Railroad Accidents

Railroad tracks that intersect with roadways are called "grade crossings" as they are both on the same grade or elevation.  To reasonably protect the highway users from the much heavier and difficult-to-stop trains we use several levels of passive and active traffic control devices.  Some grade crossings have simple black and white crossbuck signs while others have large arrays of gates, flashing lights, bells, signs, and pavement markings.

And, crossings should have warning signs alerting approaching roadway users to the presence of the track and the actions required of the roadway users or alternately the prohibitions placed on the roadway users in the area of the tracks.  Examples include the common black and yellow railroad crossing sign and the do-not-stop-on-tracks sign.

Rail-highway grade crossings close to roadway-roadway intersections that are controlled by traffic signals require a specialized crash investigation should the crash have happened at either intersection.  When traffic signals are close to a grade crossing they are often connected to the railroad gates, lights, and bells.  These traffic signals may have phasing plans that allow the signal to clear traffic away from the tracks when a train is approaching, to operate "pre-empted" traffic patterns while the train is present, and to then return the traffic to normal operation after a train leaves the crossing.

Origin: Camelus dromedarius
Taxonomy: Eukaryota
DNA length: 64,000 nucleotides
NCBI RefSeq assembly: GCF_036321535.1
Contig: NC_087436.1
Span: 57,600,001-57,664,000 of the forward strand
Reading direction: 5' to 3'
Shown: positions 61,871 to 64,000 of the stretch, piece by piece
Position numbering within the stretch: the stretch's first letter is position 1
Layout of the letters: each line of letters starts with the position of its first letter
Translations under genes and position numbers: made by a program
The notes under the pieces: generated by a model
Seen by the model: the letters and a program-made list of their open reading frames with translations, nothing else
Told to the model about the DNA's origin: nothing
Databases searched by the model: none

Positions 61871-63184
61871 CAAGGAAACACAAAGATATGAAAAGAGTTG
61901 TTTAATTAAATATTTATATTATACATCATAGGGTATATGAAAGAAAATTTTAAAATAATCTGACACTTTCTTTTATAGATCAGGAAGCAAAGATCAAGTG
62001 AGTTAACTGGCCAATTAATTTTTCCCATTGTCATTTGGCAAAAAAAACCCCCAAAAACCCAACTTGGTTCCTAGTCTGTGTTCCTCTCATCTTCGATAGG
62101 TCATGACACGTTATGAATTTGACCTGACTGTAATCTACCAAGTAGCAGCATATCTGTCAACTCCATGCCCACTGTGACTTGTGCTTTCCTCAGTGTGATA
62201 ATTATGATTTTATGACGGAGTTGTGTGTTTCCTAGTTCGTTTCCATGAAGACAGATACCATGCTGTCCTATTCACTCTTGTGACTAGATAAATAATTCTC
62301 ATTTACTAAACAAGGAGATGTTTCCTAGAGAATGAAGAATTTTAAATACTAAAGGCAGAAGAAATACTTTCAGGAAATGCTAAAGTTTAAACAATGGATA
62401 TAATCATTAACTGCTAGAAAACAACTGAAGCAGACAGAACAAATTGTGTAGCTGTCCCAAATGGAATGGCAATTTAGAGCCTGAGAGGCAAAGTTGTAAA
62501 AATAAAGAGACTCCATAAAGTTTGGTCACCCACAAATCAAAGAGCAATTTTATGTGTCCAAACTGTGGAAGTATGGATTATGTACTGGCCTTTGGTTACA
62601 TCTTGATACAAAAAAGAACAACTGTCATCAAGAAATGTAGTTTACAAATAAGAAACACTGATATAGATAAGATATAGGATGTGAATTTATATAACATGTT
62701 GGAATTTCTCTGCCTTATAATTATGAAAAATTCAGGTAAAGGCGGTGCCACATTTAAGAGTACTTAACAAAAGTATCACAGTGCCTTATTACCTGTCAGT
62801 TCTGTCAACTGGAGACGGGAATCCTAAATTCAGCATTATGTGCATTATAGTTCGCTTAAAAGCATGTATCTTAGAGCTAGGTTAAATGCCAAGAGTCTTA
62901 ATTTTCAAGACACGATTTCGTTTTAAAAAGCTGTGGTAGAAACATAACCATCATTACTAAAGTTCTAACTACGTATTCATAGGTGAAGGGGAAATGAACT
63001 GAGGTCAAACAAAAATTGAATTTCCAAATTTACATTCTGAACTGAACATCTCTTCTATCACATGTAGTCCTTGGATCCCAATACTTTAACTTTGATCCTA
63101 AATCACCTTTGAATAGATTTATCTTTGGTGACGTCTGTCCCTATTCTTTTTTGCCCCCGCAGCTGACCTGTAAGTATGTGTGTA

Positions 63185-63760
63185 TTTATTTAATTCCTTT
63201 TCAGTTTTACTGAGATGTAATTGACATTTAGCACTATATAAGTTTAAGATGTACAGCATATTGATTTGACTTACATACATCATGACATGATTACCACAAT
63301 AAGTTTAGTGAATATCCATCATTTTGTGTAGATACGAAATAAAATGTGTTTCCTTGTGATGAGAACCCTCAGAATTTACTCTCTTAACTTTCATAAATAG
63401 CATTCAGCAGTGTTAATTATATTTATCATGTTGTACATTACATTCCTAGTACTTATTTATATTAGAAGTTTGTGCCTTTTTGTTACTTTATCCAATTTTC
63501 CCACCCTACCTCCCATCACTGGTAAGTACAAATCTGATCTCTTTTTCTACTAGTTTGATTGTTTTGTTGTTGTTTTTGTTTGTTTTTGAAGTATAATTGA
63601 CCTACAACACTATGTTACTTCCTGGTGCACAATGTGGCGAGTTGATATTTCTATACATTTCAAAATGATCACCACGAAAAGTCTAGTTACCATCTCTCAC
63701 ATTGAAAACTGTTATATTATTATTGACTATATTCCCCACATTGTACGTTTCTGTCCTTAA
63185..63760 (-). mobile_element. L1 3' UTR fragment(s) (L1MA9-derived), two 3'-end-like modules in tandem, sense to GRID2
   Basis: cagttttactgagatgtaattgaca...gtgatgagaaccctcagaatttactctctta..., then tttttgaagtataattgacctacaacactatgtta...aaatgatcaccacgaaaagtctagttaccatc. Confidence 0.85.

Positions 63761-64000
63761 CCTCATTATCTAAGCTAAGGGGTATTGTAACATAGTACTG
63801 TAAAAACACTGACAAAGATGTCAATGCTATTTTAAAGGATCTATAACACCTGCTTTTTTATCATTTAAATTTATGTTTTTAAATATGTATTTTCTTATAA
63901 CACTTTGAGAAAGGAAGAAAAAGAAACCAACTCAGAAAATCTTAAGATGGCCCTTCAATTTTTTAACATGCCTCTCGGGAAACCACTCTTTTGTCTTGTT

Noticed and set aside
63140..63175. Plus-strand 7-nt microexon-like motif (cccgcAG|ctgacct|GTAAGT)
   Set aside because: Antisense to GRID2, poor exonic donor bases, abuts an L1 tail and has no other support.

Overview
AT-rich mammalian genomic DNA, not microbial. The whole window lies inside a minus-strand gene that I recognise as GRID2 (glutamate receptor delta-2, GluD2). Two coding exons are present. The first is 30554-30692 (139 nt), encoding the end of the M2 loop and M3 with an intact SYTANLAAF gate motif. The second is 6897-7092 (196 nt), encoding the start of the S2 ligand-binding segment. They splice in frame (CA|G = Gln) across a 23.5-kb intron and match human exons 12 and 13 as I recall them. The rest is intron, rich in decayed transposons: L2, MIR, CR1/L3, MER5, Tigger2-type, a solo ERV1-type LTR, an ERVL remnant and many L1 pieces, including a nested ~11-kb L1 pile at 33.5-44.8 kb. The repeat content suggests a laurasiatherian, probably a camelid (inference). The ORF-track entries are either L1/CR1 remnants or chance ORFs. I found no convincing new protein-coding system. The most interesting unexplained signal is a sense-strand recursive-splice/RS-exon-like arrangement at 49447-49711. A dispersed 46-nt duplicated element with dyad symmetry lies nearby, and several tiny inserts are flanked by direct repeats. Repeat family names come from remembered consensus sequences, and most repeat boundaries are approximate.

Some of the crossing traffic control devices are installed and owned by the railroad, and others are installed and owned by the highway agency.  A careful review of the crossing devices present at the time of a crash and their appropriateness along with a review of the applicable national and state standards for grade crossings are important parts of a grade crossing accident case investigation.

Mr. Marceau has designed traffic control devices for many highway-railroad grade crossings including sophisticated traffic signal interconnections with multiple-track crossings.  And, he has investigated many train-vehicle and vehicle-vehicle crashes at both grade crossings and at the adjacent roadway signalized intersections.  He has experience teaching other engineers, attorneys, and police officers how grade crossings and adjacent traffic signals operate, and their role in traffic accidents.

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